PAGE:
Today we at Awake Milwaukee begin sharing a series of recommendations that we developed to help our local Church take further steps to address the evil of sexual abuse.
The Archdiocese of Milwaukee has already taken important steps to ensure a safer Church, but more action is needed. We believe the best response to sexual abuse in the Church has two parts: first, accompanying and supporting victim-survivors in their pursuit of truth, accountability, and healing, and second, working proactively to prevent future abuse.
Awake’s recommendations are the product of several years of work, developed through our efforts to walk with and learn from abuse survivors across the country and our research of best practices already implemented by other Catholic dioceses in the United States.
As committed Catholics, we take seriously our shared responsibility to address the issue of sexual abuse. We offer these next steps as an act of service to our Church, in a spirit of faith and hope.
We shared our complete list of recommendations with leaders at the Archdiocese of Milwaukee on Friday, August 26; we have not yet received an official response to the document. You can read the detailed recommendations at www.awakemilwaukee.org/next-steps.
We begin today by explaining our first set of recommendations, which concern updates to the Archdiocese of Milwaukee’s online list of restricted priests. We invite you to check back on Thursday, when we will explore our next recommendations, which relate to abuse of adults in the Church.
Next Steps, Part 1: Updates to List of Restricted Priests
We believe that transparency requires full disclosure of all priests who are credibly accused of sexual abuse and served within the Archdiocese of Milwaukee, as well as clear communication when updates are made to the list of restricted priests.
Recommendations for the Archdiocese of Milwaukee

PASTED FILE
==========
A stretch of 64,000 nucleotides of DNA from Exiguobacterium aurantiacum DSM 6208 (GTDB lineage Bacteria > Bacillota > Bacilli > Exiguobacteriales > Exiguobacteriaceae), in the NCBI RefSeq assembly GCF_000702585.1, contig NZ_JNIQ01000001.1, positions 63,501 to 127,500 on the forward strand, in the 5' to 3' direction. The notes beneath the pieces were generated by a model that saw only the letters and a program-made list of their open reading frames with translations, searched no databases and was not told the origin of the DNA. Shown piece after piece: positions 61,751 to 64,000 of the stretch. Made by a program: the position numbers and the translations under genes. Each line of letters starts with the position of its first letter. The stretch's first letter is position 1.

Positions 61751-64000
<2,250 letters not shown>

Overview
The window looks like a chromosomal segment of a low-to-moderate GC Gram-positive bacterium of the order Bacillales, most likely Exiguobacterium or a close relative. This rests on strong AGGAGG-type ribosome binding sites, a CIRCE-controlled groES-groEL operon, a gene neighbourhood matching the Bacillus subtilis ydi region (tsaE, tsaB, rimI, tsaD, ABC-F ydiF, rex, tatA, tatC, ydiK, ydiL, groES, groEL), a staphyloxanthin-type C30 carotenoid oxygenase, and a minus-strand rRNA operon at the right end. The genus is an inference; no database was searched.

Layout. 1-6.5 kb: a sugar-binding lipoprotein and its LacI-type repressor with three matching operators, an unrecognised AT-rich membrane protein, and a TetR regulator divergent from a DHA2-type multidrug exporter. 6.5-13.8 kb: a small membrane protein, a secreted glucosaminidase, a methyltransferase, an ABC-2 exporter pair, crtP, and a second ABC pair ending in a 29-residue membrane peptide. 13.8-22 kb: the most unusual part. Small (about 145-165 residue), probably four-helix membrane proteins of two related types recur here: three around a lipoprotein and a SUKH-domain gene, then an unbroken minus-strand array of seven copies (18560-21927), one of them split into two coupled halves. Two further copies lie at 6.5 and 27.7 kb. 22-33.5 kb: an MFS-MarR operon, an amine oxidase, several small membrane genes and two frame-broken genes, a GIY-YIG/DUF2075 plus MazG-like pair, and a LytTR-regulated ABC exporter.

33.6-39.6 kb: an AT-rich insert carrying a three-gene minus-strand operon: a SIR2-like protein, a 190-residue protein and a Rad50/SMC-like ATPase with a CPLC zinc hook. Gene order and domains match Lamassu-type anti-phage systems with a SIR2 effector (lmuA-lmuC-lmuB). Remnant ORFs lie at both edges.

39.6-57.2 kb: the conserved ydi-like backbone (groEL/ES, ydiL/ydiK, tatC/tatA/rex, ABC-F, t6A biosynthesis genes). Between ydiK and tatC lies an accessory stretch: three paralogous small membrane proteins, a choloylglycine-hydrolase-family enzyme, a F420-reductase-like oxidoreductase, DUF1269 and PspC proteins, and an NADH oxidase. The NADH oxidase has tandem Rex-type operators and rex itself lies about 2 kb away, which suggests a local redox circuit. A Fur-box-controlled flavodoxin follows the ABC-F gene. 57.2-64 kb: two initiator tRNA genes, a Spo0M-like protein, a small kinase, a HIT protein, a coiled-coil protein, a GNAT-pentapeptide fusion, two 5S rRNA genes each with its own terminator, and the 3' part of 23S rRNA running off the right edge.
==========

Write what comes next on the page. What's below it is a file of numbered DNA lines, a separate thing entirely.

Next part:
1. Add a section to the list of restricted priests on the Archdiocese of Milwaukee (AOM) website that includes all priests from religious orders and from other dioceses who served within the geographical boundaries of the AOM and have been found to be credibly accused of sexual abuse by their diocese or religious order.
2. Place a heading on the website’s list of restricted priests indicating the date and content of the most recent update to names, allegations, assignment history, documents, or any other content on this page.
Why This Matters
The AOM’s list of restricted priests includes extensive documentation on diocesan priests who are credibly accused of sexual abuse, but the current list excludes abusive clerics from religious orders and those from other dioceses (also known as “extern priests”) who have served in our archdiocesan parishes, schools, and other ministries.
Even committed Catholics do not always distinguish between diocesan, religious, and extern priests, and we have heard from many survivors about the pain they experience when their abusers are left off diocesan lists because of these distinctions. While religious order and extern priests do not fall under the direct authority of the Archdiocese of Milwaukee, inclusion of their names on the archdiocesan list is necessary for both transparency and public safety. Among the 32 archdioceses in the United States, 22 now include religious order or extern priests on their website lists of credibly accused priests.
Given the large quantity of information on the AOM list of restricted priests, proactive communication about any updates to this content is necessary to draw attention to new information. Without clear indications of added information, important updates can easily go unnoticed by the public.
We found the Archdiocese of Baltimore’s approach useful. That archdiocese includes both religious and extern priests on its list, with a brief description of the allegations received by the religious order or other diocese about each priest. The date of the most recent update is provided, and new information is indicated in italics. Similarly, the Archdiocese of Galveston-Houston lists both religious order and extern priests and prefaces the list with a detailed description of the new information that was added in the most recent update.
We hope the Archdiocese of Milwaukee will follow the example of these and other dioceses that prioritize transparent communication and the needs of abuse survivors.
Check back on Thursday, when we’ll dive into Awake Milwaukee’s Next Steps, Part 2, which addresses abuse of adults in the Catholic Church.